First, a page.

John Carpenter files lawsuit on behalf of dozens of protestors illegally arrested demonstrating against the murder of George Floyd.
Los Angeles Times
By Kevin Rector
MARCH 1, 2021
More than 40 people arrested in Los Angeles County for curfew violations during last summer’s mass protests have alleged in a new lawsuit that the curfews were an unconstitutional and coordinated tactic by the county, several local cities and their police forces to stifle legitimate political speech against police violence.
The lawsuit alleges a slate of violations of the protesters’ constitutional and civil rights, assault and battery, false imprisonment, negligence and the intentional infliction of emotional distress, and calls the curfew a “tool of oppression” used by government actors to suppress the truth and shore up false narratives about American policing.
“Its purpose was to create a lasting chilling effect on the lawful exercise of speech, stopping individuals from participation in peaceful assembly,” the plaintiffs claim in the lawsuit, filed in Los Angeles Superior Court last week. “Under the guise of action to stop looting, mass arrests were made of people committing no crime but speaking truth to power.”
The lawsuit is the latest in a mountain of litigation now pending against local entities in the wake of the 2020 unrest, which followed the deaths of George Floyd and other Black victims of police force and led to mass protests across the country amid the COVID-19 pandemic.
It reiterates claims in other lawsuits, including a class-action case brought by Black Lives Matter – Los Angeles and other prominent groups, that arrestees were subjected to intentionally inhumane treatment as local police forces cleared the streets of protesters at the end of May and in early June.
Thousands of people were arrested in the L.A. area, the majority of them for nonviolent offenses. Of 4,146 people arrested by the Los Angeles Police Department between May 28 and June 8, for instance, nearly 90% were for nonviolent offenses including curfew violations, failure to disperse or disobeying a lawful order.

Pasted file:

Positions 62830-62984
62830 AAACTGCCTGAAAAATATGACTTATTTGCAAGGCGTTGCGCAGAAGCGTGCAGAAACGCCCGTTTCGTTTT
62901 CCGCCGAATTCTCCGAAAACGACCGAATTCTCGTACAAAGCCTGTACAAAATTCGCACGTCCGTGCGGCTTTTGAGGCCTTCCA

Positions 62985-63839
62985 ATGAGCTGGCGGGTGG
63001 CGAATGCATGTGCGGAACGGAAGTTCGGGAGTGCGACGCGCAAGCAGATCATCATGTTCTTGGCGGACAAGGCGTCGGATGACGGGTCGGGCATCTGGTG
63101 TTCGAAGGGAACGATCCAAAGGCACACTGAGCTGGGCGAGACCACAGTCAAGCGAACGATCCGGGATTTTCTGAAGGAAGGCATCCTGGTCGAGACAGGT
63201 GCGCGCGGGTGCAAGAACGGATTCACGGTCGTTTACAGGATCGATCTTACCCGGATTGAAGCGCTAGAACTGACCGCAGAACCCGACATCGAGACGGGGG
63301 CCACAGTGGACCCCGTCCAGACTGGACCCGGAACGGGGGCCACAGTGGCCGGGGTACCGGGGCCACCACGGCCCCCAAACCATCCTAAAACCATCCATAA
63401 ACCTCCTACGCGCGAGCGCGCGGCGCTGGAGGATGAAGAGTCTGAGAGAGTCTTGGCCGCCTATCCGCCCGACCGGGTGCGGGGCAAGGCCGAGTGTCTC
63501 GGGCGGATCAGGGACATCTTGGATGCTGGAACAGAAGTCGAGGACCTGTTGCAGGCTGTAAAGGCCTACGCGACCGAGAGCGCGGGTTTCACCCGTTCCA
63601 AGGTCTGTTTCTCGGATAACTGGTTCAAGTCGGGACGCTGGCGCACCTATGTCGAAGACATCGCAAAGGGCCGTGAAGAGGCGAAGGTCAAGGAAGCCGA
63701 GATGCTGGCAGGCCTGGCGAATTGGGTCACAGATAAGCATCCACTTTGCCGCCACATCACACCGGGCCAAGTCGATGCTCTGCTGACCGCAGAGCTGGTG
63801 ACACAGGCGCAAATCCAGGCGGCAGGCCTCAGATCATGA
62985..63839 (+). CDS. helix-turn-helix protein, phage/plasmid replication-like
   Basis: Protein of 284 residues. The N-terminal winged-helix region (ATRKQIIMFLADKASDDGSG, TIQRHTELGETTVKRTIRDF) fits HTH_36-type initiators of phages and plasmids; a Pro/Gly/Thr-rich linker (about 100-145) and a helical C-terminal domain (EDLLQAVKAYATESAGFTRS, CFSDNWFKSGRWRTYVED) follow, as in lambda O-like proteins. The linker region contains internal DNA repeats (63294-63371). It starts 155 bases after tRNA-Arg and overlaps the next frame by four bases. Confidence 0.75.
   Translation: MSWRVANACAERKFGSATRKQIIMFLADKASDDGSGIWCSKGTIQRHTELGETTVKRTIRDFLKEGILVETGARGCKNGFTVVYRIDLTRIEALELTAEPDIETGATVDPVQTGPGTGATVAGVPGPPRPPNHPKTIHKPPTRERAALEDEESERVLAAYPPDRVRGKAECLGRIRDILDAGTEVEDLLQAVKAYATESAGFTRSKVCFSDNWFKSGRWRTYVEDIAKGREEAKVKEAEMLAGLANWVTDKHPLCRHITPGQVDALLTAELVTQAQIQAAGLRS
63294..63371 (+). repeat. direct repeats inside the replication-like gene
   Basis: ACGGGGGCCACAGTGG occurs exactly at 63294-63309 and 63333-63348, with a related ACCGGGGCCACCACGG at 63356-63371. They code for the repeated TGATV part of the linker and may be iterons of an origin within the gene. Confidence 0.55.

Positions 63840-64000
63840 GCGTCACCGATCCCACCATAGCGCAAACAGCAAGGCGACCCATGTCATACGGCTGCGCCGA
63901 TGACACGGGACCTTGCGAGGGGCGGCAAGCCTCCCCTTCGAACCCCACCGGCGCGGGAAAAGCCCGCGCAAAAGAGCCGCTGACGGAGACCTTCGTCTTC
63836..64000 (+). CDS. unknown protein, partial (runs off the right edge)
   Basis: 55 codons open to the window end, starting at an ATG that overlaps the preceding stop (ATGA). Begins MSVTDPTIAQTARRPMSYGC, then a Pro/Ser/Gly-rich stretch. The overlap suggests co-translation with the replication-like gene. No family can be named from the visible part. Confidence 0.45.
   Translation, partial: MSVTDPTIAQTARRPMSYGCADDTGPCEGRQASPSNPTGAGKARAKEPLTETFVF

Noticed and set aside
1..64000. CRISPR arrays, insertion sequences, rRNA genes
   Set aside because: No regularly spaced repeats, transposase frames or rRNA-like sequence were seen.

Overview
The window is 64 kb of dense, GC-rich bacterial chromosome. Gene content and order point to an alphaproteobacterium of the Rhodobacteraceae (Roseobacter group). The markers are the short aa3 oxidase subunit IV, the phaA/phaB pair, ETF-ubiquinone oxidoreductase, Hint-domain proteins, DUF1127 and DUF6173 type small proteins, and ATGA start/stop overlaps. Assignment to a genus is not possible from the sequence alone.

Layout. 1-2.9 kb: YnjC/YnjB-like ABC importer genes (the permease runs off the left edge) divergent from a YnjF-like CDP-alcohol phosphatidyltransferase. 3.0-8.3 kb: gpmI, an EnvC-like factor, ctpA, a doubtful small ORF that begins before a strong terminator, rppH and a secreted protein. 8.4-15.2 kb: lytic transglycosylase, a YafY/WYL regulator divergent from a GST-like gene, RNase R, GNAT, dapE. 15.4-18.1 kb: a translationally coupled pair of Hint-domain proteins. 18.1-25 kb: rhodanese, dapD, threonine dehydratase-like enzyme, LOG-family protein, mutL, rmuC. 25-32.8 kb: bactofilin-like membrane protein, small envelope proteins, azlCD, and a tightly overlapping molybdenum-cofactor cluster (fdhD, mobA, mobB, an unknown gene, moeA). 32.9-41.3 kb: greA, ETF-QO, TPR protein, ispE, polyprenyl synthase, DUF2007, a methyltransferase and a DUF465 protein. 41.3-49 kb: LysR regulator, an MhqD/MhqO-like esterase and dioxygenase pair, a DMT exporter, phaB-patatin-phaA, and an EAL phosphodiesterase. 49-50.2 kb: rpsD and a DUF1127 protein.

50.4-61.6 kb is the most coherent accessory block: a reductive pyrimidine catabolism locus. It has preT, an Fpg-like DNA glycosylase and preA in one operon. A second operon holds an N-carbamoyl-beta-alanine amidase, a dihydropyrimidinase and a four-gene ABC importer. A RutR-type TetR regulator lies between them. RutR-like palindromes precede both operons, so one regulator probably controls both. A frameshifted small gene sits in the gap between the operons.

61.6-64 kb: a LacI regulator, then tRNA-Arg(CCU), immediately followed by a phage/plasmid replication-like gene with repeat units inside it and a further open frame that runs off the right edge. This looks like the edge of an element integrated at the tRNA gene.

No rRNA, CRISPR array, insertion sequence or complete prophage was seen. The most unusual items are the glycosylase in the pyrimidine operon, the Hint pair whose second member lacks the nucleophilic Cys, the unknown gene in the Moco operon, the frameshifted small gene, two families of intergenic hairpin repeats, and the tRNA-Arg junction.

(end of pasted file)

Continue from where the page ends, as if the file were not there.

The latest lawsuit alleges the mistreatment occurred across the region, not only in Los Angeles but in unincorporated parts of the county and in Santa Monica and Beverly Hills as well. It alleges the municipalities and their police forces used the curfew “to trap protesters and enact sweeping arrests” without just cause, and did so “in concert” with one another.
“Boxed-in by officers clad in riot gear and wielding, without limitation, batons, rubber-cased bullets, tear gas, flashbang grenades, and sound cannons, peaceful protestors were attacked, mobbed, and unlawfully detained and arrested,” the lawsuit states. “The Defendants worked in concert for the correlated suppression of truthful speech.”
The LAPD declined to comment on the new lawsuit, saying it does not comment on pending litigation. A spokesman for Beverly Hills said the city was reviewing the litigation. The Los Angeles County Sheriff’s Department and Santa Monica did not immediately respond to a request for comment.
After their arrest, the lawsuit alleges that the curfew violators were then bound in zip ties for hours on end without access to bathrooms or to food or water, left on buses without social distancing and where officers weren’t wearing masks, and then driven to distant locations and dumped outside to again be in violation of the curfew.
The lawsuit alleges copyrighted songs were played by law enforcement in an effort to get any videos the protesters might have posted of the encounter taken down from social media.
Curfews were implemented across the county and by the cities individually for several nights in a row after protests spiraled out of control at the end of May and police in riot gear squared off with protesters as criminals capitalized on the chaos, burglarizing and burning storefronts. Damage occurred in downtown L.A. and in the city’s Fairfax district, as well as in the commercial cores of Santa Monica and Beverly Hills.
Several reviews of the unrest and the police handling of it are pending, as are several lawsuits about the treatment of arrestees and the use of weapons such as plastic and foam bullets and batons on protesters.